Pity the poor collectivists. Trying to engage them is like showing up in your modern combat gear for field maneuvers, only to find across the field from you the entire confused-looking army of the Duchy of Grand Fenwick … eight guys in steel breastplates, carrying medieval crossbows.
“I was going to ask if vinnie plans to write a column about people disagreeing with him or showing how he is completely wrong, but i learned long ago not to talk to brick walls and if anybody is a brick wall intellectually it’s free market vin,” commented one of these mighty rhetorical warriors, whose “shift” key seems to be malfunctioning recently. “I wonder how he gets to work each day without using government-built streets and roads.”
I suppose it’s too much to expect for them to drum up any new arguments. However, if someone would be willing to read to this fellow from my modest oeuvre, they’d find I have often commented that — while any mandatory taxation is of course immoral, compounding simple theft with the false cloak of respectability — the indirect excises on tires and gasoline which almost entirely fund our government road and highway budgets are among the least objectionable.
This is because, first, this method of finance does a fairly good job — if not quite as good a job as tolls — of charging those who actually use the roads (as opposed to most government “programs,” which hand the bill precisely to those who neither need nor want the “services” in question), and secondly precisely because excises are “indirect.”
True, the notion that one must bend a knee and ask government for a special “privilege” to sell tires or gasoline is absurd. But at least I’m under no obligation to file any “tax” return with the government, under penalty of perjury, to fund the highways. If the “privileged” dealer fails to remit the taxes he’s agreed to pay, it’s no concern of mine.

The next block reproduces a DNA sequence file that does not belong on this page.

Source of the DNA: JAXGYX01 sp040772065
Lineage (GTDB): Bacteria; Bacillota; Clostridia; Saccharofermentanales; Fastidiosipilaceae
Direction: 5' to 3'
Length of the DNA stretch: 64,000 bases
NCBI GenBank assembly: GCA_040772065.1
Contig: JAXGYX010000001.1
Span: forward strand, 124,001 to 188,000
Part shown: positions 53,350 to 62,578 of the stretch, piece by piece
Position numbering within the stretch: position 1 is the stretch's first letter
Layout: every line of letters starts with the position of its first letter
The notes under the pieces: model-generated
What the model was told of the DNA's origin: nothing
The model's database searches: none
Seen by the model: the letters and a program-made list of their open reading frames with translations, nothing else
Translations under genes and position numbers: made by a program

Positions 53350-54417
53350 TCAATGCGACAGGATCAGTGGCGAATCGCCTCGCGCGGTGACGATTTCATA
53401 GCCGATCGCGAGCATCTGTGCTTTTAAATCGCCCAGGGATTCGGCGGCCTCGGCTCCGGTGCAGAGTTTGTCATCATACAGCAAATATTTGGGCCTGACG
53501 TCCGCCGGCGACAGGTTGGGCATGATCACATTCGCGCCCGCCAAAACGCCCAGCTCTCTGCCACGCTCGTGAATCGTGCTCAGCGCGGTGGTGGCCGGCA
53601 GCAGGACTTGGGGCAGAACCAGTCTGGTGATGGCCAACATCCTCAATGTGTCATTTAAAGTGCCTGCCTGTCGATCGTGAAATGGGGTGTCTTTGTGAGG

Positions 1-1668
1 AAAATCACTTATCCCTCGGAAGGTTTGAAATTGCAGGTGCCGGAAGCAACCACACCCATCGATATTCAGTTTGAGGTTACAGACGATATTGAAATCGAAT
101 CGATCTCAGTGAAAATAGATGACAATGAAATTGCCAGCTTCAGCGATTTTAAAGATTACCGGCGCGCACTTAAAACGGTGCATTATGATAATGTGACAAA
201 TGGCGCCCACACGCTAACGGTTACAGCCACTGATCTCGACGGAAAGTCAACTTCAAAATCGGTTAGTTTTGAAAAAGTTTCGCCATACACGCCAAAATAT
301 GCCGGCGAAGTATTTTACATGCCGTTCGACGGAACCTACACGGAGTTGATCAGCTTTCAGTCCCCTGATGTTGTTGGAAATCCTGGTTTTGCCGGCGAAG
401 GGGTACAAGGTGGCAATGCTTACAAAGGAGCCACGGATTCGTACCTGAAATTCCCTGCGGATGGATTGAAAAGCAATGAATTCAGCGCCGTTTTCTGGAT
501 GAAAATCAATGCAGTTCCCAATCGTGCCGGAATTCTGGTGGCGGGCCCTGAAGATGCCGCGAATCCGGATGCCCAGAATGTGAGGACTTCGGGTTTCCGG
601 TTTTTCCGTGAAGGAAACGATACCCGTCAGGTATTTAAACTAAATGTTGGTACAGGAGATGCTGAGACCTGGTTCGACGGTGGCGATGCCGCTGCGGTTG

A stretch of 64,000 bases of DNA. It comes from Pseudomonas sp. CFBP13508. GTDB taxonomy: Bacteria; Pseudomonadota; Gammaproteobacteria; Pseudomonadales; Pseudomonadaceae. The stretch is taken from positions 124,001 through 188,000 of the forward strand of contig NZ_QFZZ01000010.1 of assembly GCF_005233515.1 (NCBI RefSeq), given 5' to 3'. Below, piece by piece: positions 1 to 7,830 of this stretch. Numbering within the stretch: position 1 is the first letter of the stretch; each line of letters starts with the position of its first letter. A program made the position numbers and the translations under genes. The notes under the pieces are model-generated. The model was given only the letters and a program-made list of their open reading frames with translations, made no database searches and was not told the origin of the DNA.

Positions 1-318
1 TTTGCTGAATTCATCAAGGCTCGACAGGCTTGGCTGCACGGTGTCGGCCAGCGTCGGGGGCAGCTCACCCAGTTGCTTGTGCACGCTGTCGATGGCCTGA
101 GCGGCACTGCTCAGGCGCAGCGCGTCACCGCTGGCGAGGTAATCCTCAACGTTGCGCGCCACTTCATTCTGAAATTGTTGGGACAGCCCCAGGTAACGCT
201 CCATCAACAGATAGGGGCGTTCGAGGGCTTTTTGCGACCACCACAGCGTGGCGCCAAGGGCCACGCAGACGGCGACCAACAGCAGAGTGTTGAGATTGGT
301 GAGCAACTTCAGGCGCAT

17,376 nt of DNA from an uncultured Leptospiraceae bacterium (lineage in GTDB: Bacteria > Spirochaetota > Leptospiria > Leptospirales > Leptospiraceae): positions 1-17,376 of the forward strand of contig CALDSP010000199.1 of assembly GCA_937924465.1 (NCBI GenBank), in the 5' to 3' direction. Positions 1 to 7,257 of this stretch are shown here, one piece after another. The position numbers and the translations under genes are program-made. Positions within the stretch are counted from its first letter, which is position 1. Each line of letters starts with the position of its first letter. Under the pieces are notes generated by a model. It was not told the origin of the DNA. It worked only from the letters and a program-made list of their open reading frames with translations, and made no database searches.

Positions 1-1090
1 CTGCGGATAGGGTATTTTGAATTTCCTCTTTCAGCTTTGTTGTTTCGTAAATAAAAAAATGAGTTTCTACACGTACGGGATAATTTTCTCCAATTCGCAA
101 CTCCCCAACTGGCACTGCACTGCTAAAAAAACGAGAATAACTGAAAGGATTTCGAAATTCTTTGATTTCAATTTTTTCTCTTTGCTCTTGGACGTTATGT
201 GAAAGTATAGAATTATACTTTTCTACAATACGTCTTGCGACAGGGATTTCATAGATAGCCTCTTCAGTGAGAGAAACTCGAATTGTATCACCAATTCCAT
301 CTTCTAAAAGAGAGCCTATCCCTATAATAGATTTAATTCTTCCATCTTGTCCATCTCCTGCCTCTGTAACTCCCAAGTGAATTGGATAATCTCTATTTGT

Since everything government touches turns to crap, tax-funded roads will eventually be exposed as an overpriced boondoggle that doesn’t work. All that’s necessary is for Congress to start shifting these excise funds to other uses — which they’ve already started, with their thoroughly unconstitutional “Urban Mass Transit” boondoggles. (See the 10th Amendment.)
Private tolls roads — with private safety police, and privately enforced insurance mandates (this was all covered pretty well in my friend L. Neil Smith’s “The Probability Broach,” now even available as a quite good comic book, for those who find it easier when there are pictures) — will eventually re-assert themselves as the only economically viable alternative in the long run, and I’ll be glad when it happens.
In the meantime, though, I write today to ask: Why is this only a one-way street? (Sorry.)
If I am supposedly barred from promoting the advantages of economic freedom due to my “hypocrisy” in driving on streets funded by the compulsory taxes I dutifully pay (since I’m left no real choice), why isn’t our foot-stomping challenger barred from promoting the wondrous benefits or economic slavery, collectivism and coercion, due to the simple fact he buys his food at a free-market grocery store?